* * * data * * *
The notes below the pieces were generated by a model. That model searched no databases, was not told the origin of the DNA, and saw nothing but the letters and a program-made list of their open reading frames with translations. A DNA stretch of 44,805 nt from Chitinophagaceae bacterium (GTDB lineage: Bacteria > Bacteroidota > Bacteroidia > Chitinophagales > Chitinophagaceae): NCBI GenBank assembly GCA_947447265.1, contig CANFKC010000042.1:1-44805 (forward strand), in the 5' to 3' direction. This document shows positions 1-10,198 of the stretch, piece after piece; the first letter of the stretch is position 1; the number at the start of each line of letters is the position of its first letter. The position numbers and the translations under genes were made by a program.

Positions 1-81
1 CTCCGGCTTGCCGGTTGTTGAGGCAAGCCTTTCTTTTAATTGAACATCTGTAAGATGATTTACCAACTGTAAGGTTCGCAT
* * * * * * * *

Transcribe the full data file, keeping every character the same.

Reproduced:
The notes below the pieces were generated by a model. That model searched no databases, was not told the origin of the DNA, and saw nothing but the letters and a program-made list of their open reading frames with translations. A DNA stretch of 44,805 nt from Chitinophagaceae bacterium (GTDB lineage: Bacteria > Bacteroidota > Bacteroidia > Chitinophagales > Chitinophagaceae): NCBI GenBank assembly GCA_947447265.1, contig CANFKC010000042.1:1-44805 (forward strand), in the 5' to 3' direction. This document shows positions 1-10,198 of the stretch, piece after piece; the first letter of the stretch is position 1; the number at the start of each line of letters is the position of its first letter. The position numbers and the translations under genes were made by a program.

Positions 1-81
1 CTCCGGCTTGCCGGTTGTTGAGGCAAGCCTTTCTTTTAATTGAACATCTGTAAGATGATTTACCAACTGTAAGGTTCGCAT